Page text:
Video laryngoscopy (VL) offers striking magnification for examining parts of the airway that are difficult to see with the naked eye. The technique is catching on in prehospital settings, to replace direct laryngoscopy (DL).
Dr. Marvin Wayne is medical director of Whatcom County Medic One, which provides paramedic...
Minimally invasive surgical techniques are spreading rapidly, offering reduced post-operative pain and quicker rehabilitation. Ever smaller instruments enable new diagnostic and treatment techniques, while their market is projected to increase from US$13.89 billion in 2016, to US$ 21.47 billion in 2021.
California-based Sanovas Inc. is a life science technology company founded in 2009. The firm currently holds over 150 patents, and is developing new, micro-invasive intervention tools, from catheters and cameras to tissue collection and localized therapy delivery devices. MedicalExpo e-mag interviewed CEO Larry Gerrans.
MedicalExpo e-magazine: Sanovas has just received a US patent for its Minimally Invasive Nano Oncology System (MINOS). Can you tell us more about it?
Larry Gerrans: MINOS enables clinicians to measure tumor pathophysiology and to reverse hypoxia in therapy-resistant tumors. Localized therapies are delivered to anatomic sites of less than one millimeter diameter in the periphery of the lung and throughout the body, while mitigating systemic toxicities and undesired side effects.
“We want to make inoperable tumors operable.”
Hypoxia is a condition of tumor pathophysiology which limits the impact of chemotherapy and radiation therapy. MINOS allows physicians to measure the partial pressure of oxygen and other biomarkers in tumors, and then deliver hypoxia-reversing, chemo-therapeutic agents directly into the cancerous tissue, sensitizing it to radiation or photodynamic therapy.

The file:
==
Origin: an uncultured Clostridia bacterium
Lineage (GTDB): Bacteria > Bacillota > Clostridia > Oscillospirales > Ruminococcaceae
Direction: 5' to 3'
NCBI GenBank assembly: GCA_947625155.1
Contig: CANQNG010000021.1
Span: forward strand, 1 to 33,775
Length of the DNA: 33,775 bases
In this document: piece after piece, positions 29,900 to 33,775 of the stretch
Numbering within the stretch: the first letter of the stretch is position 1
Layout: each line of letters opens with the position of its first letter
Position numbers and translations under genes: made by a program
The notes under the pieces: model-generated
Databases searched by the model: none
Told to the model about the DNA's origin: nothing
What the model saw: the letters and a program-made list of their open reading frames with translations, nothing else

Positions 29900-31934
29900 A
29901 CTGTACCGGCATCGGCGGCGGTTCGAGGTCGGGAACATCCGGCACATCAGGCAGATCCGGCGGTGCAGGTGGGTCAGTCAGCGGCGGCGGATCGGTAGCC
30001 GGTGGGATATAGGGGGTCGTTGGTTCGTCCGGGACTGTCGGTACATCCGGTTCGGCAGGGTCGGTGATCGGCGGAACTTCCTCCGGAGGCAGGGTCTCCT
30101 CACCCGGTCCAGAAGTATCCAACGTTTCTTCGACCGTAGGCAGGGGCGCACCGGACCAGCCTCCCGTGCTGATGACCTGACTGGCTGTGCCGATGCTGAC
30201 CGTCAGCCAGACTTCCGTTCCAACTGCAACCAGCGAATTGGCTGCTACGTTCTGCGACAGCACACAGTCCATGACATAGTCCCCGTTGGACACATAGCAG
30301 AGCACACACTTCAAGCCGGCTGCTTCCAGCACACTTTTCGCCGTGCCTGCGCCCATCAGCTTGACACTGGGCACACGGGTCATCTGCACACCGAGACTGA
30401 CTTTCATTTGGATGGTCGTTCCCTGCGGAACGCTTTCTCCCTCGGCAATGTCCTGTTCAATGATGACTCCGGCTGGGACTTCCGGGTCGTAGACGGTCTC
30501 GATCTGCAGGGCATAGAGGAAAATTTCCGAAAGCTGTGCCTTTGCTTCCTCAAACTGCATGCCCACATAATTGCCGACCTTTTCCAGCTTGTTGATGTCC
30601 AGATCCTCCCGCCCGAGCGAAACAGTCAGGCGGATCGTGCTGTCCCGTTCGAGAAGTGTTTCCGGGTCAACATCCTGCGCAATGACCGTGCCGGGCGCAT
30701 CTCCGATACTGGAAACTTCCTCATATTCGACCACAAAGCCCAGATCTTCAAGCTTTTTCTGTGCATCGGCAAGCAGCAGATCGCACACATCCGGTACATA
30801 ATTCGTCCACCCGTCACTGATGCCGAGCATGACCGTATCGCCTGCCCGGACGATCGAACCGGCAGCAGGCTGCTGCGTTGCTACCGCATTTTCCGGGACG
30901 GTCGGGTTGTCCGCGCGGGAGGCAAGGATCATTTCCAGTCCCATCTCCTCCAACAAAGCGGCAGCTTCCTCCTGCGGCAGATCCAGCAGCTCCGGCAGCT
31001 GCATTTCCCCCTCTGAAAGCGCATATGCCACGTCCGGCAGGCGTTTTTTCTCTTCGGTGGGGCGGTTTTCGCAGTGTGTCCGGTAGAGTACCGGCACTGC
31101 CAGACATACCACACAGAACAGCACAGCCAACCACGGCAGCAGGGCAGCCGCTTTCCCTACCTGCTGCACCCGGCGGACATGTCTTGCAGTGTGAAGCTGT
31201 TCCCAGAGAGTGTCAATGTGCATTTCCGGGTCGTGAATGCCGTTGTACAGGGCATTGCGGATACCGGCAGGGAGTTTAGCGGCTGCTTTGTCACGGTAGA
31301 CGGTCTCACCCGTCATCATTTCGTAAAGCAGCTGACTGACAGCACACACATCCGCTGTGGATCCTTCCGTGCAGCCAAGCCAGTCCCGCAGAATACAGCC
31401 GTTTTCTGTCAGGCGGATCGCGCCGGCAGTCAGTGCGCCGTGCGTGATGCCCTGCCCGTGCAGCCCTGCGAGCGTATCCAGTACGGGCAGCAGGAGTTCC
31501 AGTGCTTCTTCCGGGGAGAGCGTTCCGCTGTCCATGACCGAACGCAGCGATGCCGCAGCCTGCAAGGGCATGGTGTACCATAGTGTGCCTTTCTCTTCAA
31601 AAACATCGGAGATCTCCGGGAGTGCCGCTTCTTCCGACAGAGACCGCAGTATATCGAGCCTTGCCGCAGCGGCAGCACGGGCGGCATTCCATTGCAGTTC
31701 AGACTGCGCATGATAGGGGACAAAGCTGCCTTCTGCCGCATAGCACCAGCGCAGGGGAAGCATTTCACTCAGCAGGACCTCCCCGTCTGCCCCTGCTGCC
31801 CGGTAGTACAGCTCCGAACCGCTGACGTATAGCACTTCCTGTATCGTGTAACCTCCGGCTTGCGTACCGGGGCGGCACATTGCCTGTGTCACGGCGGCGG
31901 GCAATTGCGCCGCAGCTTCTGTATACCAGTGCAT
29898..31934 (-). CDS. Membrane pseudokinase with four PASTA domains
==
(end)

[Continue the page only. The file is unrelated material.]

We want to make inoperable tumors operable, without violating surrounding nerves and vasculature. MINOS can be used when open surgery or external beam radiation would be detrimental or even contraindicated for the patient.
ME e-magazine: How will your Nanovas system improve localized tumor therapy?
Photodynamic therapy killing oxygenated cancer cells / Courtesy of Sanovas
Larry Gerrans: The Nanovas suite of drug delivery systems, such as our patented nested balloon catheters, allow clinicians to deliver targeted, tumor-specific treatments through the creation of chambers within a highly specific region of the anatomy. This holds the potential for overcoming one of the greatest hurdles to chemotherapy—systemic toxicity. I’d say we’re about one year out from the market with this kind of technology.
ME e-magazine: Sanovas recently announced its expansion into China. Why this move?
Larry Gerrans: We will establish a venture capital fund and Innovation Center at the Suzhou Institute of Nanotechnology and NanoBionics. This will see upwards of US$75 million invested in the development and growth of our work across a range of disciplines. Minimally invasive surgery (MIS) has become the gold standard for Western societies. With access to innovative capital severely restricted in the US, this investment will help us in our mission to bring cutting edge, portable, affordable surgical tools to the market, making MIS accessible on a global scale.
Defense-sector radar designed to see through walls is now used in a vest that detects congestive heart failure long before patients become symptomatic.
In the United States, 5.7 million adults are living with heart failure, and half of them return to the hospital because their condition is not well managed. Excess fluid in the lungs is far and away the most common cause of readmission.
We ask patients to weigh themselves and look for signs and symptoms. But these are late-stage manifestations, when the horse is already out of the barn. There is an urgent need for techniques that permit earlier detection of excess fluid to keep patients out of the hospital.
Using Radar to See Behind the Chest Wall